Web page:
I’ve never been a big fan of Chaos Theory. When people try to explain that a butterfly flapping its wings on one side of the world could cause a hurricane on the other, my common sense chip goes into overdrive and steam starts coming out of my ears. But if you tell me that thousands of people’s life or death can be ruled over by one tiny insect, then you have my attention. Because I know this to be true. One mosquito bite, in so many countries in the world, can pass on the disease malaria, meaning agonising periods of illness, sickness and fever spread over years, and even, especially in young children, death. Sadly, the charity Christian Aid estimates that one child dies every 60 seconds from malaria.
We know too that human enemies include the tsetse fly which carries yellow fever (also deadly to cattle) and that mosquitoes pass on dengue fever as well as malaria. If we are tucked up safely in our northern hemisphere, we are likely to feel at ease about such risks. It’s another one of those things that we imagine only happens in Africa, and we feel sorry about it, but having seen the cases featured on Comic Relief time after time, we imagine too that throwing more and more money at the problem doesn’t seem to help – I admit, I have felt this too. But our apparent safety from the world of insects is illusory, and our apathy misplaced. If you have friends with chronic illnesses, as I do, you have more than likely come across Lyme disease, passed on through tick bites, often picked up via a leisurely stroll in the woods. The effects, especially if the disease is not quickly treated, can be severe, long term and debilitating.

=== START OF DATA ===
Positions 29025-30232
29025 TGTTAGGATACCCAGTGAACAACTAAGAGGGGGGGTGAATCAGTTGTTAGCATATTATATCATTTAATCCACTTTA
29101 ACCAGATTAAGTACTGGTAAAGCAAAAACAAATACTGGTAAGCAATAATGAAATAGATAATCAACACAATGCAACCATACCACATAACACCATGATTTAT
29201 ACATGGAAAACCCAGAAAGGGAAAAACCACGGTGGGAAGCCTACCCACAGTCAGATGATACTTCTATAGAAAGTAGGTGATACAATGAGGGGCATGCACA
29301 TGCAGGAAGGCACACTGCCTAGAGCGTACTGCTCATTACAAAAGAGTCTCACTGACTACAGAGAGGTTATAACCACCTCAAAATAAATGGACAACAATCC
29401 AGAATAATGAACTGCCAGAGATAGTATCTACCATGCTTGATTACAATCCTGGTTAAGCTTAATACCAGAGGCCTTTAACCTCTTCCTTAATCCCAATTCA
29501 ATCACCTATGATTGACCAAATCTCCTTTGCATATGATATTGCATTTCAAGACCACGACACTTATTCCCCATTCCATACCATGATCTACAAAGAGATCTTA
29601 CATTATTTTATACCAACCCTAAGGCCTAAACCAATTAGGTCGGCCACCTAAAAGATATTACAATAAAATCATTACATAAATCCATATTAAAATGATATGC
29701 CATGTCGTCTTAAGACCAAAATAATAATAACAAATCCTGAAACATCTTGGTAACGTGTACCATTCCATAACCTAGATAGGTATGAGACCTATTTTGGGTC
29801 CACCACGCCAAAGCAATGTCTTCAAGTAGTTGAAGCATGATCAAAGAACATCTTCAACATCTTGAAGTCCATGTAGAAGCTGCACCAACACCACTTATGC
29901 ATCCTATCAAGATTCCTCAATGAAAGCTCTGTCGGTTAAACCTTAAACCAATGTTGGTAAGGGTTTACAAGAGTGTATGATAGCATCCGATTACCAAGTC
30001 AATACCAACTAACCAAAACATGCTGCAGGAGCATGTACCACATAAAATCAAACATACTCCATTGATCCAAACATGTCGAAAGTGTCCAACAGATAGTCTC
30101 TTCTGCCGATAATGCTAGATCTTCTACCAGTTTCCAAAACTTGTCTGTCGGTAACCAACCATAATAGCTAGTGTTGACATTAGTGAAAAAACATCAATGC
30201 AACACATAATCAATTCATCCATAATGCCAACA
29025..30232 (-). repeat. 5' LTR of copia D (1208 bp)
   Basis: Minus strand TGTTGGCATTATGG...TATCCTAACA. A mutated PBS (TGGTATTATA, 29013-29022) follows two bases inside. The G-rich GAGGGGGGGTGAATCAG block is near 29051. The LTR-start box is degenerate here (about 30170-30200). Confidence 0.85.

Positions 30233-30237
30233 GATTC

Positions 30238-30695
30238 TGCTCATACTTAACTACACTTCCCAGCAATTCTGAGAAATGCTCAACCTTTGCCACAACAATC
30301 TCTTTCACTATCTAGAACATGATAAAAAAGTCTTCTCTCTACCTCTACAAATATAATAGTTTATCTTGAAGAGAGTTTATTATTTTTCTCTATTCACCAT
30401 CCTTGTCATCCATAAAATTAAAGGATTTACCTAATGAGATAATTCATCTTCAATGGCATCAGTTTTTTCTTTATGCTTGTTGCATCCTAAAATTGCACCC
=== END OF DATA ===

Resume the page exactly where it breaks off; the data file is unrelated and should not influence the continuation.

So how about some solidarity with those who suffer simply because of where they were born, or into a specific level of poverty, or because an infected insect happened to bite them, who knows why? Paul tells us, “From one man he made all the nations, that they should inhabit the whole earth; and he marked out their appointed times in history and the boundaries of their lands.” (Acts 17:26) and we might well take this to mean that the Lord is in charge of where we live our lives. I believe that is true, and I trust the Lord has plans that cover absolutely every last thing, and that he is a master of bringing order from chaos, brooding over the waters of our lives. But I don’t believe we serve the Living God by being fatalists. I believe that a lot of poverty is human-made, that because of free will we can wickedly flap the wings of our apathy and fail to relieve the suffering of our tiny brothers and sisters seemingly so far away. And I am preaching as much to myself in writing this piece, as I am expressing a longing that we might wake up to the impact we can have on the world if we truly want to be salt and light. I guess that is what the New Changemakers movement that we are talking about this month is all about, and I want to be a part of that, in however small a way I can. Even if the air around my wings barely moves, perhaps if I join a swarm of butterflies, that cumulative movement might truly cause a storm of righteousness.
If you would like to make a donation to Christian Aid’s Malaria program, you can do so here. Thank you.